I voted for Lembit in the Party Presidential Election. I thought he'd be a great guy to run the Party - enthusiastic, able, interesting. Sadly, Ros Scott won, and Lembit probably has to wait another few years for another go (if he wants one!) and I get a little depressed. I think, though, that it was more interesting about what Chandilla Fernando said in his loser's letter to Voice. He said:
But here, barely, half of our own members voted in the election for Liberal Democrat Party President. And our membership is now the lowest it has been in any of our lifetimes.
In the early hours of Friday morning, we failed to save our deposit in a Parliamentary by-election, despite having an excellent candidate in Harry Wills.
Kidding ourselves about the scale of the challenges we face is a route to nowhere. Far better to address tough questions today than to face electoral reverse tomorrow.
He went on to talk about how he'd set the agenda (and, to be fair, he had) and so on. But I actually agree with him. I think we could have done better in Glenrothes than 900-odd votes and a loss of our deposit. But more importantly, I'm a little saddened that only half of the membership voted. I'm also down in the dumps about the Party generally, although that's due to not feeling very connected at the moment. Maybe that will change if I go to the local meeting in a few days... Anyway, the vote. I'm struggling to understand why people didn't send their ballots back, really. They got them through the post, along with manifestos for all three candidates. No need for a stamp to send them back! So why did they not get their voice heard?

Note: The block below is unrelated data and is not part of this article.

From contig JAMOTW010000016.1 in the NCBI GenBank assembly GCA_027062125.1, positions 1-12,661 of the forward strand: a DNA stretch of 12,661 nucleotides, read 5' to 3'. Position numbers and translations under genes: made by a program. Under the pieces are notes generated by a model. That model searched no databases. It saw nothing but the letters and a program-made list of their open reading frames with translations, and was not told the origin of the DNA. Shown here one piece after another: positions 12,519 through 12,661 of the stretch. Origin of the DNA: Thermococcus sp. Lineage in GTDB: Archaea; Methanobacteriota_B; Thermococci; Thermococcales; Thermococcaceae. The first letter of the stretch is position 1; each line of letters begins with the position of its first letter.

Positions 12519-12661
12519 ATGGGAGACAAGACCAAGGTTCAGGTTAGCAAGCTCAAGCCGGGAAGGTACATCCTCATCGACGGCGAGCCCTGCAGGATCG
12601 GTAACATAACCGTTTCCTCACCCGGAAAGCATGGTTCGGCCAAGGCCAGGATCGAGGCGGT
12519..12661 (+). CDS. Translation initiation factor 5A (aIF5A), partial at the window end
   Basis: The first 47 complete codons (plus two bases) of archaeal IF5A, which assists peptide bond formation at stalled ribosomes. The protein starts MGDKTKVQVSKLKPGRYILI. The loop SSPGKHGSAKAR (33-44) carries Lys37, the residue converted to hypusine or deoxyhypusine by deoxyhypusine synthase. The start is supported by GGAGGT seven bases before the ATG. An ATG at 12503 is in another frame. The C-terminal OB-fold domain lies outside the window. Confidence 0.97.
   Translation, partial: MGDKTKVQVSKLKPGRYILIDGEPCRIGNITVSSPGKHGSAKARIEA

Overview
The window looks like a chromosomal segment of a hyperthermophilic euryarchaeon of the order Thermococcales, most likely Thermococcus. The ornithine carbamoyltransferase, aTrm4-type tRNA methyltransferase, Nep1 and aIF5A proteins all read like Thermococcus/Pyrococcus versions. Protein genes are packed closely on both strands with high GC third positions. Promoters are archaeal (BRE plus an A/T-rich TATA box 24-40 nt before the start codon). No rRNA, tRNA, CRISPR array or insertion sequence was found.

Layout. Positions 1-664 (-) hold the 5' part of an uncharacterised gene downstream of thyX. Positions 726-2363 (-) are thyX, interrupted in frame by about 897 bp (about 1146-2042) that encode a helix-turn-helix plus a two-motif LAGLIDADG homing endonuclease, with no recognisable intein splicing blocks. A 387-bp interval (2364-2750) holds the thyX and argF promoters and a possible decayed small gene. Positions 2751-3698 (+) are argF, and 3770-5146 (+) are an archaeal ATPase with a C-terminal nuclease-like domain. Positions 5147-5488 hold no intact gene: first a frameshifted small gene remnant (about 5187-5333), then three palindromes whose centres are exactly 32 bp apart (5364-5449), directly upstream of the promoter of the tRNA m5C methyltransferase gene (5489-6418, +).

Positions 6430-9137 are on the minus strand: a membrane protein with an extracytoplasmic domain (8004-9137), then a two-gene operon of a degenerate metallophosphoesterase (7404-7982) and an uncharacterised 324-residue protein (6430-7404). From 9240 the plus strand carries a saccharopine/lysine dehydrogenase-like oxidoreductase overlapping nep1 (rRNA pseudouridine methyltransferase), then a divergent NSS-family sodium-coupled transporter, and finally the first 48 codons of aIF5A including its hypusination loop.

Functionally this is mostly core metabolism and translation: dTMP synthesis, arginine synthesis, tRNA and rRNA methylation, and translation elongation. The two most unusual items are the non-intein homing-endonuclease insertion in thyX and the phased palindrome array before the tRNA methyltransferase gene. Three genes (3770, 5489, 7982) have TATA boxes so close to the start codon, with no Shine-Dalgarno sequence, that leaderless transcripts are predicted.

It could be that there was some form of catastrophic problem with the balloting. That's not very likely. So we're at two choices - either half the membership couldn't be bothered to vote, or did not want to. The latter is fair enough, but that can't be all of them. Can it really be that a sizeable minority couldn't be bothered? I hope not, but that seems the most likely possibility. The solution? If I were the one elected to be the President, not Baroness Scott, I'd strongly consider trying to get more local events going across the country. Forget 7pm-on-Tuesday-Wear-A-Suit-At-The-Church formal meetings (largely why I'm probably not going to the meeting, I don't have a suit!). I'd like to see weekly or fortnightly get togethers in a local pub or similar! That would get the faithful talking. :-)